UK Speaker: Same-Sex Marriage Won’t Be ‘Proper’ Until Churches Can’t Opt Out

Angry speaker of the House of Commons, John Bercow, speaks at Pink News reception.

In a shocking attack on religious freedom and even property rights, the speaker of Britain's House of Commons argued that the country won't have "proper equal marriage" until churches are unable to turn away requests to host a same-sex marriage.

"I still feel we'll only have proper equal marriage when you can bloody well get married in a church if you want to do so, without having to fight the church for the equality that should be your right," John Bercow, the Commons speaker, declared at a PinkNews reception in July.

Britain legalized same-sex marriage in 2013, but Bercow suggested that the LGBT issue will not be settled until churches are unable to refuse to host such weddings. "We don't want to behave like it's all over, everything's been done and nothing remains, because that isn't true," he added.

This statement proved particularly revealing, in light of religious freedom struggles in the United States and the forthcoming vote to legalize same-sex marriage in Australia. Other events in Britain at the time also revealed the inherent struggle between the LGBT movement and the freedom of churches to host the weddings they choose to bless.

Bercow's statement came one month after Tim Farron resigned from leading the Liberal Democratic Party because the British press had launched a kind of inquisition into his Christian faith. Farron, who supported legalizing same-sex marriage, was nevertheless accorded suspicion, and reporters badgered him on whether he thought homosexual activity is a sin.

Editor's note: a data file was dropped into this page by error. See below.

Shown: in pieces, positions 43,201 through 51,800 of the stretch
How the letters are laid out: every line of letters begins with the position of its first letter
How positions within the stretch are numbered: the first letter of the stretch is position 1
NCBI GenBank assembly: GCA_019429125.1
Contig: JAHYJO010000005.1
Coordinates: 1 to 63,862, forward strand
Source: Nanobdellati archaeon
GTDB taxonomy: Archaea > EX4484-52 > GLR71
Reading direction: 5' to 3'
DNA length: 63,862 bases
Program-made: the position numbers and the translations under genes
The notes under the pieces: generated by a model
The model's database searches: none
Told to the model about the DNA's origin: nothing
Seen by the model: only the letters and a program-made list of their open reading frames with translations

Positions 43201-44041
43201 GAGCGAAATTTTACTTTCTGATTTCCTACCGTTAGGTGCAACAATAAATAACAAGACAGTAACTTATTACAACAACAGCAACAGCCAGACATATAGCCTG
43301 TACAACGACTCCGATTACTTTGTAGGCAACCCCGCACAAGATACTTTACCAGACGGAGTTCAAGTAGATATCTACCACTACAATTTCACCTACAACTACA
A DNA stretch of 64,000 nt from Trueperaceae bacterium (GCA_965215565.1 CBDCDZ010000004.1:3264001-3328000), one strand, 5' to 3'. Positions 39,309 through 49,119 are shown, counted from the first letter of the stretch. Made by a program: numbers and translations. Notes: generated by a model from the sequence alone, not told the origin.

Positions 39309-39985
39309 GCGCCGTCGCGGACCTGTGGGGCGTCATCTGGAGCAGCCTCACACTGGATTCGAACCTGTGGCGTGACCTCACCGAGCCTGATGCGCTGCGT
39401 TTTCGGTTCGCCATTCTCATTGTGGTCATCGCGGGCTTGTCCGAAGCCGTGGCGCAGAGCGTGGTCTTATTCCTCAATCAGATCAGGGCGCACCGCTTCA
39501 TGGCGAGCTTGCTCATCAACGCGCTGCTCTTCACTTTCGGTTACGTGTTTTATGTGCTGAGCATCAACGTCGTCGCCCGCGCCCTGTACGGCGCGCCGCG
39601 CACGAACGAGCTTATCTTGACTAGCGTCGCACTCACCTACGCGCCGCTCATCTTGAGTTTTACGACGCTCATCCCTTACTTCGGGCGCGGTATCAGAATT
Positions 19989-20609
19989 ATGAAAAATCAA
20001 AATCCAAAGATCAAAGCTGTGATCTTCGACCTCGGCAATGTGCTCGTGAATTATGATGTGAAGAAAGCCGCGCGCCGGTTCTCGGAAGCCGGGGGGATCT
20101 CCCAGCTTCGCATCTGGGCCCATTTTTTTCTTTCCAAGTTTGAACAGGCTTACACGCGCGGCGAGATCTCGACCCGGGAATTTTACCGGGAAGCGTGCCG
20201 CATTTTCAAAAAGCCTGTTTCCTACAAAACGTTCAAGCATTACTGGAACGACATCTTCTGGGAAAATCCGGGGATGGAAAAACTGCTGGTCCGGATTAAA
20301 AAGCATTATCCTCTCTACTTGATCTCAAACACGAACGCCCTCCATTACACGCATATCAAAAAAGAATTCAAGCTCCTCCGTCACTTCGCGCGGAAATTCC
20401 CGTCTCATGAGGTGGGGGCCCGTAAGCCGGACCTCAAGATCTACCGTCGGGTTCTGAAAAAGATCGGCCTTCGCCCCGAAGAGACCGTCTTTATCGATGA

"The consequences of the focus on my faith is that I have found myself torn between living as a faithful Christian and serving as a political leader," Farron wrote at the time. "To be a political leader — especially of a progressive, liberal party in 2017 — and to live as a committed Christian, to hold faithfully to the Bible's teaching, has felt impossible for me."

Chillingly, he concluded: "I joined our party when I was 16, it is in my blood, I love our history, our people, I thoroughly love my part. Imagine how proud I am to lead this party. And then imagine what would lead me to voluntarily relinquish that honor. In the words of Isaac Watts it would have to be something 'so amazing, so divine, (it) demands my heart, my life, my all'" (emphasis added).

For a politician who supported same-sex marriage to write those words is nothing less than astounding. Did he know that the very right to hold a belief against homosexual activity — in the church itself — was under assault in Britain?

Yet another British politician, Secretary of State for Education Justine Greening, said that Christian churches need to "keep up with modern attitudes" on same-sex marriage.